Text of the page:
The children had been in the bakery, picking out the one sweet treat they are allowed to have with their mom, and when they returned – so did the light in the man’s face. As the kids were somehow entertaining themselves with a display of sugar cookies (seeing who could reach the top), the man leaned over and kissed the side of his wife’s face, and as she probably has since they met, she warmly laughed, and looked into his eyes. They were about the same height but she looked tiny next to him and their body language was so easy and so loving, I noticed the others behind me watching them too.

As any child would do, the brother and sister duo returned, begging for cookies on top of their goody from the bakery. The man automatically dismissed their pleas but mom chimed in by teasing, “But Dad, they are peanut butter. Your favorite.” Blushing at what seemed like an inside joke, he agreed they were his top pick, and allowed the kids to have them – under the condition that they couldn’t have eat any tonight. At 8 p.m., I thought that was a smart decision on his part, having baby-sitted and mistakenly given sugar way too late. Excited, the siblings returned to pick out the best dozen, and mom teased again asking, “But I want one tonight, can I have one tonight?” Dad wrapped his arms around her waist, squeezed her hand, and in a sweet-and-sexy tone promised, “Oh yes, you can have one tonight.

I had zoned in so deeply to their conversation and watching the family interact, that I hadn’t noticed my arm had fallen asleep holding a heavy basket, or that I was next in line. Minutes later after selecting debit and thanking a cashier that didn’t say anything to me, I walked the two blocks back to my packed-up apartment and for the first time, in a long time, I felt sad.

Don’t get me wrong – I’m really happy with my life. My weeks are spent writing articles and blogs, attending events and happy hours, trying new foods and neighborhoods, and spending time with friends I love and a Mr. Possibility I adore. Soon, I’ll be able to run in Central Park and this summer is filled with trips I’m counting down to, and within a few weeks, I’ll move into a new place on this island. My life is constantly in transition, I have more freedom than I know what to do with, and much of the beauty of my 20s is that they are unplanned, unknown, and uninhibited.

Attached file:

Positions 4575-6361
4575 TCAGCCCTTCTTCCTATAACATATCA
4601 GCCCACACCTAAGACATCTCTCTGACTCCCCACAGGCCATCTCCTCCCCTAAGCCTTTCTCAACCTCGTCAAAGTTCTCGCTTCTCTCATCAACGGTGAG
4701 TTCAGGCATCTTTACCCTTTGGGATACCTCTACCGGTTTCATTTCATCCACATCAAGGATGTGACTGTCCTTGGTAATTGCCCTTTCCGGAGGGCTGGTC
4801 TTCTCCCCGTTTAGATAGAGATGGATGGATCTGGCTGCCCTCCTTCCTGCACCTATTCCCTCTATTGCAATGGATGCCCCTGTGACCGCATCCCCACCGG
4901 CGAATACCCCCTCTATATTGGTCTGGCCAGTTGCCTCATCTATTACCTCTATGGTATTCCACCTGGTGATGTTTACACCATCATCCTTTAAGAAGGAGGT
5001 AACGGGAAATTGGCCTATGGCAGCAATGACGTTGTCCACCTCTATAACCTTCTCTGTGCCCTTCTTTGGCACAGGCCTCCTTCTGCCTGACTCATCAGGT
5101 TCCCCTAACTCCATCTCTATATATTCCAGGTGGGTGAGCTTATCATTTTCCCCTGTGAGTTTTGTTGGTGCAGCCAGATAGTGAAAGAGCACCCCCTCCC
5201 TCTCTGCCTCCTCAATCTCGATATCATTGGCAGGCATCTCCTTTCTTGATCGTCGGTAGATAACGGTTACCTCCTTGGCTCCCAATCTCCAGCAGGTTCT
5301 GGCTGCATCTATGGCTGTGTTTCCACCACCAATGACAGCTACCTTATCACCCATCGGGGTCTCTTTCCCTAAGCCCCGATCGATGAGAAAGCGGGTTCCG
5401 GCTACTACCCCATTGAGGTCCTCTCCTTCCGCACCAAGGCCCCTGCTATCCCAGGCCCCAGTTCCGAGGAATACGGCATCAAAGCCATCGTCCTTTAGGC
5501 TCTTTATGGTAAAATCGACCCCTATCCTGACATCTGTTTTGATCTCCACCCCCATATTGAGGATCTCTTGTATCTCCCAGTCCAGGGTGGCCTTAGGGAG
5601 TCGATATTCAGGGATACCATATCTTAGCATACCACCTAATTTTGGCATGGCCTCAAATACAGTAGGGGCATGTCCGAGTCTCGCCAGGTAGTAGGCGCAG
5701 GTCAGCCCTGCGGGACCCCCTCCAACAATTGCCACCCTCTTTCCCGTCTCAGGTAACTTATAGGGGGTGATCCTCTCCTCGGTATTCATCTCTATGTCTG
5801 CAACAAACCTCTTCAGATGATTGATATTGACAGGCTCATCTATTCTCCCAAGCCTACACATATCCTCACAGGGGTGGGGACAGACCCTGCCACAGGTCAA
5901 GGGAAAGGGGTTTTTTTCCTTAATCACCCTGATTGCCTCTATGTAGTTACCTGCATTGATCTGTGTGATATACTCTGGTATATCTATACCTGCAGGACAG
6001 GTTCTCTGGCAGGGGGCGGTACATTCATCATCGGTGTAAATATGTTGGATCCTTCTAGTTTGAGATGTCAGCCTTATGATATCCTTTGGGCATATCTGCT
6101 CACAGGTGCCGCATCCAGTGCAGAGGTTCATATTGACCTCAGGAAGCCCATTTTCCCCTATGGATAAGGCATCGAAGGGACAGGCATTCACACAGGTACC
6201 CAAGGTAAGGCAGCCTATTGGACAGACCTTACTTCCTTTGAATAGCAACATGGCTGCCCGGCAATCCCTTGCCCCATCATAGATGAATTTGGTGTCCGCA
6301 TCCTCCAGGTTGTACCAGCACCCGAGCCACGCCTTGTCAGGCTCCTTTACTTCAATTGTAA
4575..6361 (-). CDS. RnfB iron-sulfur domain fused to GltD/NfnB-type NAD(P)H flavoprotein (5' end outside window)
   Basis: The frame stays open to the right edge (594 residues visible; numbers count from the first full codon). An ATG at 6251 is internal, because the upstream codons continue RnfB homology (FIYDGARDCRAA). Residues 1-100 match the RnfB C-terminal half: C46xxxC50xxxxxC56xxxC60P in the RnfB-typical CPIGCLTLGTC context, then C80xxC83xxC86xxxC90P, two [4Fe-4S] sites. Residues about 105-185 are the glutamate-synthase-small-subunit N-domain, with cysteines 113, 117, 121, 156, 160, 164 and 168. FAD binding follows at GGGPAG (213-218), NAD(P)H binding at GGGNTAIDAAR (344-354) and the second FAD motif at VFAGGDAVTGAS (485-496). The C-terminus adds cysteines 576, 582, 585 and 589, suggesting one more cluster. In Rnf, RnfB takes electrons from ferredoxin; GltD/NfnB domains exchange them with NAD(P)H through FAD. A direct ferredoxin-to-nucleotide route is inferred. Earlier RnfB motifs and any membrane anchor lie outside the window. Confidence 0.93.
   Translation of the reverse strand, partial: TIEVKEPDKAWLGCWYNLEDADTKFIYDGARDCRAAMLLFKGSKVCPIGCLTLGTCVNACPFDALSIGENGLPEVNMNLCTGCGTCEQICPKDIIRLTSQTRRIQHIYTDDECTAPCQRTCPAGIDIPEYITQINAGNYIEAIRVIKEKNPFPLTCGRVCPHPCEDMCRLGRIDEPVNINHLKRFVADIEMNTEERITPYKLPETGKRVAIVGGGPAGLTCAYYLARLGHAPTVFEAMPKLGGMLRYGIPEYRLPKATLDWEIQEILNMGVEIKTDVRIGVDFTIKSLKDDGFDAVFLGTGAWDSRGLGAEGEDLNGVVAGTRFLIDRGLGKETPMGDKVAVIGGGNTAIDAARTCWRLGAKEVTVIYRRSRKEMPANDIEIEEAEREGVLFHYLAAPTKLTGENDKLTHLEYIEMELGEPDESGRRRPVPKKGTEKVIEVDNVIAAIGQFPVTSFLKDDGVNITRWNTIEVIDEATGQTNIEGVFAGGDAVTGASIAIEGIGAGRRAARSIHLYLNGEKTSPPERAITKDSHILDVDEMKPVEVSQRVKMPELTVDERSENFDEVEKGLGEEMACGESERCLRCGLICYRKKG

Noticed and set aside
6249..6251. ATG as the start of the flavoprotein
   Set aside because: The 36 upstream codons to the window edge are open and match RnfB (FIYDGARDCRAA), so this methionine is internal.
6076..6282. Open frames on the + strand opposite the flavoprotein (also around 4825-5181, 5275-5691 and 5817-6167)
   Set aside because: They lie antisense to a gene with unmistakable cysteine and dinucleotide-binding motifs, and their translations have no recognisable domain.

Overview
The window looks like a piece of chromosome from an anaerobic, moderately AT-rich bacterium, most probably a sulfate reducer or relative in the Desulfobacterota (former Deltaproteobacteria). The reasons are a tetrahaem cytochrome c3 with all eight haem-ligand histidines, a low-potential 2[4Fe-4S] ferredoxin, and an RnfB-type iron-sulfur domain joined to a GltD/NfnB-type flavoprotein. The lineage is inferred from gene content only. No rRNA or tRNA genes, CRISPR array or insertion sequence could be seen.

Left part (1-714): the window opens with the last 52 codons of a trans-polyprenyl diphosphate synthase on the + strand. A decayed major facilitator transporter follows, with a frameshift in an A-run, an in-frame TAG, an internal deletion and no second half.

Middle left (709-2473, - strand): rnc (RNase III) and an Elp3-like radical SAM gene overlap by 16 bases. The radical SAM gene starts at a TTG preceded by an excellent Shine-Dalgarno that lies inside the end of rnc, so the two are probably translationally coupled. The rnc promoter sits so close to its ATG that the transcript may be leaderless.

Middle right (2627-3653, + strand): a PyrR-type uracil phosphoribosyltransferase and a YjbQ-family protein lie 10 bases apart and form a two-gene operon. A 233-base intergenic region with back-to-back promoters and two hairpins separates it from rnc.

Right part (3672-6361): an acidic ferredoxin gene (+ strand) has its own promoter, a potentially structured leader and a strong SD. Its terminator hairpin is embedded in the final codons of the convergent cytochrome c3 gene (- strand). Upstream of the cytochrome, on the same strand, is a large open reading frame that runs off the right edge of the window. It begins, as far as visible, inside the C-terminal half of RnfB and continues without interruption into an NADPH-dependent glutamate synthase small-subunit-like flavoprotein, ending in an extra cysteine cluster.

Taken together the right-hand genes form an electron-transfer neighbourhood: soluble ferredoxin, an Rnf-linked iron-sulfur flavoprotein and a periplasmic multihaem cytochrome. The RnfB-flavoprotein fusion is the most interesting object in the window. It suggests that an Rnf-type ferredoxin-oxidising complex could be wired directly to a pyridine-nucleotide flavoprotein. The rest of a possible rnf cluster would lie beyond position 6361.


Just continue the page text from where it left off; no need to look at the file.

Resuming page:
I’ve spent 203 posts – or 203 days – reaching this point of content. Of being ale to feel secure in my single shoes, of not feeling like a man is the end-all-be-all to my existence, of not feeling incomplete without admiration from the opposite sex. I’ve developed a security in myself and should Mr. Possibility and his many possibilities walk away tomorrow, I would be upset, but I would be fine. His presence isn’t the most important component of my life, it’s just a bright one. I’m no longer defined by a man and I don’t feel this incredibly intoxicating urge to be in a relationship or to be reminded of how wonderful I am by a guy. I think I’m pretty great without someone telling me, as I should – I’ve worked hard and loved long to get to where I am.

So why did I feel sad after witnessing a healthy, engaging, and adjusted family? Why did it leave a poor taste in my mouth and make me feel like my life was hollow – filled with boozing and blasé brunching? Even though I know I’m nowhere close to wanting or being prepared for marriage and children, why did I instantly want both of those responsibility-ridden things in that moment?

Well, because I want them. One day, that is. And while I can push at the American dream and work as hard as I can to raise myself up from my heelstraps, move to the city I always knew I belonged in, and go on countless amazing and awful dates – I cannot control success in love. Or in creating a family.

And maybe that’s what is the hardest about being single – the lack of control. Even if you do all of the right things, find a peace inside yourself, and love the life you lead – if you want children and you want to get married one day, you want it. It isn’t something you can or you should change, it is just part of who you are – encoded in a DNA that few understand. And if we observe the world around us, the women who have found it and the women who have not, we realize which category we’d like to end up in. Sure, happiness isn’t defined by if you get Cartier or if you are able to produce offspring, and there are splendors a career can give that nothing else can match -but for me, and the life I hope to have, I don’t want to kiss or be kissed goodnight by my byline forever.

The question is – if I’m not among the lucky who finds someone they can tolerate and agree to share a bed and bathroom sink with until death parts us, or if I can’t carry a baby or afford to adopt or if my eggs becoming infertile by the time I become ready for that chapter – then what?

Can I still be happy? As satisfied and blessed I feel to be where I am today – miles and miles away from needing to even worry or think about such things – I can’t answer that question. I’d like to think I could find happiness anywhere with anything – but I also know that I wouldn’t want to do it without anyone. I’d rather have a someone and few little somethings.